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Jewish Book Week

Podcasts from our annual festival of art and ideas, held at Kings Place in London.
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Now displaying: July, 2017
Jul 27, 2017

In conversation with China expert, Jonathan Fenby, Oxford Professor of Modern China, Rana Mitter, and economist and broadcaster, Linda Yueh, the FT’s Gideon Rachman, author of Easternisation: War and Peace in the Asian Century, outlines the challenge to America’s supremacy by a troubled but rising China and other ambitious Asian powers, which have the potential to transform the whole world. The consequences could be calamitous. These four leading authorities on the Far East and international affairs, analyse the new world order.  


Ian Morris has pessimistically observed that 'geopolitical shifts on the scale of China’s takeoff have always been accompanied by massive violence.' Taking in Russia and the Middle East', Jonathan Fenby describes Rachman’s book as 'the best survey of global affairs I have read for some time.'  

Jul 25, 2017

In A Brief History of Everyone Who Ever LivedAdam Rutherford tells the story of you and how you came to be. In every one of our genomes we carry the history of our species – births, deaths, disease, war, famine, migration and a lot of sex – so this is also our collective story.

In a captivating journey through the expanding landscape of genetics, Adam Rutherford subverts many of our preconceptions. He traces where humankind has passed through or put down roots, uncovering the genetic kinship in all our footfalls. Rutherford reveals what our genes can tell us, what they should be able to tell us, and what they can never fully explain. He talks to Rohan Silva, co-founder of Second Home.

Sponsored by Hanna and Robin Klein.

This event took place on Monday 27th February 2017 as part of Jewish Book Week 2017.

Jul 20, 2017

David Rieff poses hard questions about whether remembrance has – or indeed ever could – inoculate the present against repeating the crimes of the past. Collective remembrance can be toxic, he argues, and sometimes it may be more moral to forget.

Ranging widely across some of the defining horrors of modern times – the Irish Troubles, the white settlement of Australia, the American Civil War, the Balkan Wars, the Holocaust and 9/11 – Rieff presents a pellucid examination of the uses and abuses of historical memory. His contentious, brilliant and elegant essay In Praise of Forgetting is an indispensable work of moral philosophy. David Rieff is challenged by historian Simon Schama.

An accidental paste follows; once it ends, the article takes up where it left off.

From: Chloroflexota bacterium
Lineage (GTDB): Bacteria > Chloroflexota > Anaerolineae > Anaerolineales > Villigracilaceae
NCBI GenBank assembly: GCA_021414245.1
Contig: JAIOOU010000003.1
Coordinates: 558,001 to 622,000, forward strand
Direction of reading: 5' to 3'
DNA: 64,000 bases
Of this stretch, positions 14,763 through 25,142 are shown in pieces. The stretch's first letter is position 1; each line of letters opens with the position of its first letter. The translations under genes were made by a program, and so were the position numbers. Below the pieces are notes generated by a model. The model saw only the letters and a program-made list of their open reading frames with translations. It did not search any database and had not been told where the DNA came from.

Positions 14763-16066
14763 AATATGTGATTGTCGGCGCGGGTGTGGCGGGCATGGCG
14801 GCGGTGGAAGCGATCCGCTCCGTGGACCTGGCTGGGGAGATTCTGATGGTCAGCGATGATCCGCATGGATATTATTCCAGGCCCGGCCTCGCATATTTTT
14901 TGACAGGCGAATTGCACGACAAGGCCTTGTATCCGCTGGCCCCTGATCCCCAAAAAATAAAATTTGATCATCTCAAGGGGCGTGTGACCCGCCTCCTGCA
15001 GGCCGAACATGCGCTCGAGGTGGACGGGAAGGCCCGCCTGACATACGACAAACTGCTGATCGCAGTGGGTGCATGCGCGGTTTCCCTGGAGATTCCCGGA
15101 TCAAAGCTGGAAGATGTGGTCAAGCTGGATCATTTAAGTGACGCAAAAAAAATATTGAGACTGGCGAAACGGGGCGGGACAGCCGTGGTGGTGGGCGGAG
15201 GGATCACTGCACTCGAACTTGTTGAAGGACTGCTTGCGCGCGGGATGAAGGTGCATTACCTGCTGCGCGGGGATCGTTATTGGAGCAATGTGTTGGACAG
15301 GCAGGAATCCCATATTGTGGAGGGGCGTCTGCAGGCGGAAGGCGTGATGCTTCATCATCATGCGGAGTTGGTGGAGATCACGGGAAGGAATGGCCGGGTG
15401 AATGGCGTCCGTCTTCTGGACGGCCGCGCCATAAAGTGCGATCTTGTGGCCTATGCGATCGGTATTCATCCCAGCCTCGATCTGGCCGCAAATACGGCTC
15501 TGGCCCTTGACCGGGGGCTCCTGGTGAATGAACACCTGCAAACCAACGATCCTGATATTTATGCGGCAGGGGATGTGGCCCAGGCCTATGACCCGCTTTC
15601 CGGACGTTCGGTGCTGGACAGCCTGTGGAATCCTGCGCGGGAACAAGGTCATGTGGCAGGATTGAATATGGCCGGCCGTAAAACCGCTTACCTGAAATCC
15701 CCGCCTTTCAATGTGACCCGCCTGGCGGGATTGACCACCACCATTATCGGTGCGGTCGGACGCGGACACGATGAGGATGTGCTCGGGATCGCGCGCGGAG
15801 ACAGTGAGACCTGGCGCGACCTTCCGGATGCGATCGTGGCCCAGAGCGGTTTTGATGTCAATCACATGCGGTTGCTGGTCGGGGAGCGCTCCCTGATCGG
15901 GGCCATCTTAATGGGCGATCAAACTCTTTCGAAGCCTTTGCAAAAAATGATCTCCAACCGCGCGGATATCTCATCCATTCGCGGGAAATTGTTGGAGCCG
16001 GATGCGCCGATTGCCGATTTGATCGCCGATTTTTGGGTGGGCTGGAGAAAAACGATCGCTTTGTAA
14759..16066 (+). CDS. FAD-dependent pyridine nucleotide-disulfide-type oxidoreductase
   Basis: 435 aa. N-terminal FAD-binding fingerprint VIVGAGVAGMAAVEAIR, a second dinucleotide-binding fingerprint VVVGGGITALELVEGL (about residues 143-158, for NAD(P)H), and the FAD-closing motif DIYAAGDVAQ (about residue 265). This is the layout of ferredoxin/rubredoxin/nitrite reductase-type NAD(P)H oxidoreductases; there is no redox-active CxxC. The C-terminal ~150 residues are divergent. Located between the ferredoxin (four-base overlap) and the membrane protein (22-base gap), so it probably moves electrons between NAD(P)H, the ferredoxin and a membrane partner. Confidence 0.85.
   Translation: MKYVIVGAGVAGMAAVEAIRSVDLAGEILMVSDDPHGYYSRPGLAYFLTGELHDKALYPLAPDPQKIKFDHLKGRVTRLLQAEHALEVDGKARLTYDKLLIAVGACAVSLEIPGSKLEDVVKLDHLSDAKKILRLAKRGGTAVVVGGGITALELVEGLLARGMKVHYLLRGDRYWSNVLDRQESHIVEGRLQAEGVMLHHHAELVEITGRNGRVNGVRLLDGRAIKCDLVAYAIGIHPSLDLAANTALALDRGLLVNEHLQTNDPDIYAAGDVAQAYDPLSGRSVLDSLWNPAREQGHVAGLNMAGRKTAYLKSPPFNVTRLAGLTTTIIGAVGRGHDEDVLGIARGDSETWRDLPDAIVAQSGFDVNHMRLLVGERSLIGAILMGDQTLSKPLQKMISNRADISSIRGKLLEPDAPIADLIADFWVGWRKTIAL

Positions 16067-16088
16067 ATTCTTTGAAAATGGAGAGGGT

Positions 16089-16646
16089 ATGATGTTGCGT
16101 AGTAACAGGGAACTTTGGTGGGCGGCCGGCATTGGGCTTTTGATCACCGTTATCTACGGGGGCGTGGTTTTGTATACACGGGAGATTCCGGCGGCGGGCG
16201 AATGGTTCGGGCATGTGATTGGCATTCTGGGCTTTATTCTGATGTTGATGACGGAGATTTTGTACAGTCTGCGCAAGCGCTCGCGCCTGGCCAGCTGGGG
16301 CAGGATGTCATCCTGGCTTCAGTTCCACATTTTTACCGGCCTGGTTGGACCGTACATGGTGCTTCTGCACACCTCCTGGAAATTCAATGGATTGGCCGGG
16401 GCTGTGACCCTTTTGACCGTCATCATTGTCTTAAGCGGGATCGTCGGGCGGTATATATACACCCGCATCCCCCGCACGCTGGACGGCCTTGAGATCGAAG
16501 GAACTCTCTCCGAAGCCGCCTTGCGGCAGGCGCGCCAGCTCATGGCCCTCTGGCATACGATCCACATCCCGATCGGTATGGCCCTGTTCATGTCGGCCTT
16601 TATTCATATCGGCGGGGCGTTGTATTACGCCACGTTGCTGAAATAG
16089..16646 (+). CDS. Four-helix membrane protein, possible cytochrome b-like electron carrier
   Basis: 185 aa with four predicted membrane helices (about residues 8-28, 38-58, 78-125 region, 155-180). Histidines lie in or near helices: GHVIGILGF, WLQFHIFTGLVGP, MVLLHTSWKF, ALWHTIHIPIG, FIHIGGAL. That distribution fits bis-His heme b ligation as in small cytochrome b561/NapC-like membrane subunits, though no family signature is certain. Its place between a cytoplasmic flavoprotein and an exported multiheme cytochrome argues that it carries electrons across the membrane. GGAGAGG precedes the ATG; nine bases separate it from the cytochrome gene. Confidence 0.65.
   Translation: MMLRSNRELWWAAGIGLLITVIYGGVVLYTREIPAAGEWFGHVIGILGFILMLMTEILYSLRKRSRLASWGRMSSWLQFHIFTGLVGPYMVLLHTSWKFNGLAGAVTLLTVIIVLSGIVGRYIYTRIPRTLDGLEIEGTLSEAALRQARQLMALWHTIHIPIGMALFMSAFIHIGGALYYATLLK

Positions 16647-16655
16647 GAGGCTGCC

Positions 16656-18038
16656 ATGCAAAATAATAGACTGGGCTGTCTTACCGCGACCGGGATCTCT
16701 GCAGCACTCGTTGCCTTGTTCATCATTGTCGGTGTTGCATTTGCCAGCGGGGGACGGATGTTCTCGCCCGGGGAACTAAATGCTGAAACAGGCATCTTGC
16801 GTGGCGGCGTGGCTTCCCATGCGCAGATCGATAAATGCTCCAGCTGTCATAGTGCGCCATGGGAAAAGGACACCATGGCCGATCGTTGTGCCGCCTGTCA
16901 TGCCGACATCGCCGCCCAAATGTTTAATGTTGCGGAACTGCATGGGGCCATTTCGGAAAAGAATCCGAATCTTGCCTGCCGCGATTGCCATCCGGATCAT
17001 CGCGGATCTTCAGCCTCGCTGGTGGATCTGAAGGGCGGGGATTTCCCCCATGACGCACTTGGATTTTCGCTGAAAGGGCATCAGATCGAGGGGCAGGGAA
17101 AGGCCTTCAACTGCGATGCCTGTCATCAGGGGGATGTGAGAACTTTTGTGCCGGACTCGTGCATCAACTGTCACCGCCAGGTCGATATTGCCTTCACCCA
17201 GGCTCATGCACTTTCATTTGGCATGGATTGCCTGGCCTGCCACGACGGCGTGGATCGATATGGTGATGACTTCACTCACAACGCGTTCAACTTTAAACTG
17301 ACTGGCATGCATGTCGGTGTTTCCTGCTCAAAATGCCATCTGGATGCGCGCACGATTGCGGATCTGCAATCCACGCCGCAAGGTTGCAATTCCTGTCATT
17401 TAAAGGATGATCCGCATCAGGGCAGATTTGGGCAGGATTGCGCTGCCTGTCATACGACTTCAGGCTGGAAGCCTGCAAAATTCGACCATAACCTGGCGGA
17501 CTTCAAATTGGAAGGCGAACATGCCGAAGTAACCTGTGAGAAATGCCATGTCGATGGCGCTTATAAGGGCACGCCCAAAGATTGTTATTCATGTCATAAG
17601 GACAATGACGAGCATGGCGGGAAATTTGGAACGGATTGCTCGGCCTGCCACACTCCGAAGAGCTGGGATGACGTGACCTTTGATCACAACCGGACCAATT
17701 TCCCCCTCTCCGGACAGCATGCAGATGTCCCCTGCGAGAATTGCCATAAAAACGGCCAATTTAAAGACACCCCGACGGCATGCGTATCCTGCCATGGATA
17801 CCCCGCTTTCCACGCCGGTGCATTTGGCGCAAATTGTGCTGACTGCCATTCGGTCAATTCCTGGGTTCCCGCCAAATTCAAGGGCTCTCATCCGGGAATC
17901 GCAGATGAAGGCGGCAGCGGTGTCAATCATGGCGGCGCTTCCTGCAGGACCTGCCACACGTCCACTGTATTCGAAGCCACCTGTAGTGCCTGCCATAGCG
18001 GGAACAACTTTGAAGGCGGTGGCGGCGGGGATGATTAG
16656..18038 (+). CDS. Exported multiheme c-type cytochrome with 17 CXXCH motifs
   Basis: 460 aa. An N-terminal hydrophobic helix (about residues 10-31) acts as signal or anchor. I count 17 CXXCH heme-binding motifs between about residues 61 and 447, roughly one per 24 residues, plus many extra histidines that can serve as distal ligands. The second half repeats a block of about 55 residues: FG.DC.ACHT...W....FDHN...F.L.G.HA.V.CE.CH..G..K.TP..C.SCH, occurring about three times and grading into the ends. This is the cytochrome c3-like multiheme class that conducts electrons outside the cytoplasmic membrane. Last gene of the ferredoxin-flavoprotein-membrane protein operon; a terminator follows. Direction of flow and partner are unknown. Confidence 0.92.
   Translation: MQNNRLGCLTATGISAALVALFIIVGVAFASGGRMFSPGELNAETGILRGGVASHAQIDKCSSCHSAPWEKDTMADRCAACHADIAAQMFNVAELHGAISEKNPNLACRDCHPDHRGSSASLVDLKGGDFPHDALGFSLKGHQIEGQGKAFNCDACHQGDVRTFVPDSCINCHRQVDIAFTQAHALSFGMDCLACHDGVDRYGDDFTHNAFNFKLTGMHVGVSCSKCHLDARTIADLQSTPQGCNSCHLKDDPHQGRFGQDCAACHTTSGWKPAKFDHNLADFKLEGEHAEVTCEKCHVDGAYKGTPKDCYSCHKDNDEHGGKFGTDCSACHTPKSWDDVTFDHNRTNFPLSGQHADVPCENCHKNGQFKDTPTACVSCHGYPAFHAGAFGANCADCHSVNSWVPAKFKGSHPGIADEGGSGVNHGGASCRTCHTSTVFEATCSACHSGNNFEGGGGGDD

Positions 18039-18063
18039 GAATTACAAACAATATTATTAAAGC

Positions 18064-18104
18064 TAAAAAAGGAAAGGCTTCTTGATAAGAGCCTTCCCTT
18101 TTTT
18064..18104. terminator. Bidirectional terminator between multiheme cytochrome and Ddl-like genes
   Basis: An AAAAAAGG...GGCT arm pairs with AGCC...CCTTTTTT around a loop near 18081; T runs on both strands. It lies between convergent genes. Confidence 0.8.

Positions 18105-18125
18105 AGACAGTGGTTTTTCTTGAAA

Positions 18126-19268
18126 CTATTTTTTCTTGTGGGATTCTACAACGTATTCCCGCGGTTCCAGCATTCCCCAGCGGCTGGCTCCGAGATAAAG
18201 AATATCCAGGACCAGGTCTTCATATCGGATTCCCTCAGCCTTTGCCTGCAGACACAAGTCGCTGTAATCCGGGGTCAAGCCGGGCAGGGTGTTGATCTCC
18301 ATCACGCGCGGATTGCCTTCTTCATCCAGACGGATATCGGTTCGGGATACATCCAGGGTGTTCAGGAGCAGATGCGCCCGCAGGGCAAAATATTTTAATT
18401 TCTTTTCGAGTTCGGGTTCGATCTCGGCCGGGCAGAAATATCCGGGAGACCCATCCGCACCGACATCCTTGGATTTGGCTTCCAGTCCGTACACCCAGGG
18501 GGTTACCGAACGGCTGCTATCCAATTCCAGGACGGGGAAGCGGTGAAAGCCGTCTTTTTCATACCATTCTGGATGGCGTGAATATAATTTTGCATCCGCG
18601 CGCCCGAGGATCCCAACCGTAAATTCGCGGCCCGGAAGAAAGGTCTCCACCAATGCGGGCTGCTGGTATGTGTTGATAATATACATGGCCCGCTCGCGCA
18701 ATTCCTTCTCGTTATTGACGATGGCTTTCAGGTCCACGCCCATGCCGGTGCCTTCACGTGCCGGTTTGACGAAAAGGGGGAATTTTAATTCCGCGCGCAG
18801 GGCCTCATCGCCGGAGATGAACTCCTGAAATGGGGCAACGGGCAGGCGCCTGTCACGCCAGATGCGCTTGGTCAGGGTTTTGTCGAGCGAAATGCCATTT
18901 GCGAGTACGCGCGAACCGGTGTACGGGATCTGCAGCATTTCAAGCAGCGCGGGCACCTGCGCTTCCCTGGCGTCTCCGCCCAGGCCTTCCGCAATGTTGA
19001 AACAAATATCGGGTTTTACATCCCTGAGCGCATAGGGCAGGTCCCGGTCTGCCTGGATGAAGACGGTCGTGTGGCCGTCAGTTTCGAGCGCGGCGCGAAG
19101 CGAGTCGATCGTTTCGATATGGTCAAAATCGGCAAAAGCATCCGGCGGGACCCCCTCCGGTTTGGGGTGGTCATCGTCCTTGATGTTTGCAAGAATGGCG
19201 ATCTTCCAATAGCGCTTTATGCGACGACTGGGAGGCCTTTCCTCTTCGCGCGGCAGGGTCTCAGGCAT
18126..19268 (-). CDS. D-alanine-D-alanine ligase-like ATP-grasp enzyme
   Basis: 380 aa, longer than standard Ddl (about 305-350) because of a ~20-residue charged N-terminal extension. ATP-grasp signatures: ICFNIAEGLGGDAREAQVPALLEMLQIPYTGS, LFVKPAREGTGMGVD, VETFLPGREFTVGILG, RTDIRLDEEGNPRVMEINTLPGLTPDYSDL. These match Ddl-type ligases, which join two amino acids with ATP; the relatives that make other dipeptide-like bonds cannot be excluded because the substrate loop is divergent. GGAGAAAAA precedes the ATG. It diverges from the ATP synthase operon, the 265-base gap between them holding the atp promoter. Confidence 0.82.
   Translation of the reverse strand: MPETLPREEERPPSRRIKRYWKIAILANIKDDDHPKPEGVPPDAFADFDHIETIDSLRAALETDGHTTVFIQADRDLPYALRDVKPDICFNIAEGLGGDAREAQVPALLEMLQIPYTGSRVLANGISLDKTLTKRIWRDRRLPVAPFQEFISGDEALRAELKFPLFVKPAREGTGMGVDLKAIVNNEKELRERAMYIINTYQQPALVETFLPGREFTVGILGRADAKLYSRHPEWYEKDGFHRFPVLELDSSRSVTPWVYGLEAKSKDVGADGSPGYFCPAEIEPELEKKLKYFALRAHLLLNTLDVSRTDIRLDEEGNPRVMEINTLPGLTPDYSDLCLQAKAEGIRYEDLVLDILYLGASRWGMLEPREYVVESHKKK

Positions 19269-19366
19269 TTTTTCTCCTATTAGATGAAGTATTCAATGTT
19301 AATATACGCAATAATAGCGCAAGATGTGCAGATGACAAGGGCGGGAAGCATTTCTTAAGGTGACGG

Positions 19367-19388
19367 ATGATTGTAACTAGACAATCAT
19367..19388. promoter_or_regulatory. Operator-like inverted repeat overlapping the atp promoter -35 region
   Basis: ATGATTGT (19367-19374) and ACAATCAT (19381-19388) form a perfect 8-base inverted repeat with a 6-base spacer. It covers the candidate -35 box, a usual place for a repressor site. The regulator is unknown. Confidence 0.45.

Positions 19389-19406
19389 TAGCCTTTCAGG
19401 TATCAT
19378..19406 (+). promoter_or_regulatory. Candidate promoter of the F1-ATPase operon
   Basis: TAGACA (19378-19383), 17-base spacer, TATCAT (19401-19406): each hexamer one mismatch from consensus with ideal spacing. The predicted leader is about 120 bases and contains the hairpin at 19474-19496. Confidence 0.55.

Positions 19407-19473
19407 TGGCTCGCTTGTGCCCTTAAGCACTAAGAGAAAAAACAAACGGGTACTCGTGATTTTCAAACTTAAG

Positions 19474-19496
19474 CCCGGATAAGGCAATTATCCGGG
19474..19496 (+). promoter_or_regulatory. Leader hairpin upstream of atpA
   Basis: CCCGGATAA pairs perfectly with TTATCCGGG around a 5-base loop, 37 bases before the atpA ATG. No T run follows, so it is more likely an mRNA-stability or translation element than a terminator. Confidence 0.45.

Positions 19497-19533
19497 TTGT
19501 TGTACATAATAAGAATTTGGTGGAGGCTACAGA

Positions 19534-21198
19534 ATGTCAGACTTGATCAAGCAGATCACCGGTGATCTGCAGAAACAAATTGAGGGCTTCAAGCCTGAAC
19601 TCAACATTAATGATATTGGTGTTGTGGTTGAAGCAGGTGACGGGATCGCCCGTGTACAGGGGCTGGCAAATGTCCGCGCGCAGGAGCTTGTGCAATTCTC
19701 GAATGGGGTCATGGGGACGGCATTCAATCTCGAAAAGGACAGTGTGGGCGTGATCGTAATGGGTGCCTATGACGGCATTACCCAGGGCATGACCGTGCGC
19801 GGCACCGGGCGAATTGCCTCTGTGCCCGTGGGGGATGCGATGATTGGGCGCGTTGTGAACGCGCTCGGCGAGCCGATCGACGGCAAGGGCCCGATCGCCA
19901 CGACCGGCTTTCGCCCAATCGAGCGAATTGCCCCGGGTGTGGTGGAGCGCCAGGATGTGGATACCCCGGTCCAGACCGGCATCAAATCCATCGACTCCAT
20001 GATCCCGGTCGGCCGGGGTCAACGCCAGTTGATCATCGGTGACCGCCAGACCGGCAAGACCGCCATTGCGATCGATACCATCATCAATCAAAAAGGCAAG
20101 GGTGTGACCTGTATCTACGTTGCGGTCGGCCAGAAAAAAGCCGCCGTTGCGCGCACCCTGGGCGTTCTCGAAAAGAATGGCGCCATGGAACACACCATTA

Sponsored by David and Judy Dangoor.

This event took place on Monday 27th February 2017 as part of Jewish Book Week 2017. 

Jul 18, 2017

Funny and moving in equal measure, Jem Lester’s Shtum and Keith Stuart’s A Boy Made of Blocks reflect the authors’ personal experiences with their autistic sons. In Shtum, Jonah – blissful in his innocence – becomes the prism through which all the complicated strands of personal identity, family history and misunderstanding are finally untangled. To eight-year-old Sam in A Boy Made of Blocks the world is a puzzle he can’t solve on his own, but when he plays Minecraft it opens up a place where he and his father begin to rediscover both themselves and each other. In conversation with Adam Feinstein, also the father of an autistic son.

This event took place on Sunday 26 February 2017.

Jul 13, 2017

Shaul Bassi masterminded the events in the summer of 2016 to commemorate the 500-year anniversary of the Venetian Ghetto, including the production in Italian of The Merchant of Venice. Paulo Gnignati is current President of the Venetian Jewish community; Jacqueline Nicholls was one of the eight artists commissioned to design the etchings for a new Venice Haggadah; and Aviad Stollman, who was involved in last summer's events, is Head of Collections at the NLI. With many visual images on display, they discuss the half-millennium of Jewish life in Venice.

Sponsored by the National Library of Israel.

This event took place on Saturday 25th February 2017 as part of Jewish Book Week 2017.

Jul 11, 2017

Philip Mansel chronicles the history of Syria’s first capital city, vividly describing Aleppo as a pinnacle of cultural and economic power. Few places are as ancient and diverse as Aleppo, a once vibrant world city, famous for its food and music, where Muslims, Christians and Jews lived and traded together in relative peace and harmony. Presenting many first-hand accounts for the first time, Mansel’s portrait is a poignant testament to a city shattered by Syria’s civil war. In conversation with David Abulafia.

This event took place on Sunday 26 February 2017.

Jul 6, 2017

Our confidence in markets comes from economics, and our confidence in economics is underpinned by the Nobel Prize in Economics, first awarded in 1969. Avner Offer’s The Nobel Factor offers an unprecedented account of the impact of economics in the actual world: economic theory may be speculative, but its effects are tangible and powerful and the halo of the Nobel brand has sometimes led to disastrous consequences for societies striving to cope with the requirements of economic theory and deregulated markets.

Avner Offer debates the contentious history of the prize and the controversies that still surround it with Will Hutton.

Sponsored by David and Judy Dangoor.

This event took place on Sunday 26 February 2017.

Jul 4, 2017

Howard Jacobson writes with his customary thunder, passion and peerless wit in his latest collection of journalism, The Dog’s Last Work (and other Pieces). As eloquent in person as he is on the page, the incomparable Jacobson is in conversation with Alex Clark.

Sponsored by David and Judy Dangoor.

This event took place on 26th February 2017 as part of Jewish Book Week 2017.

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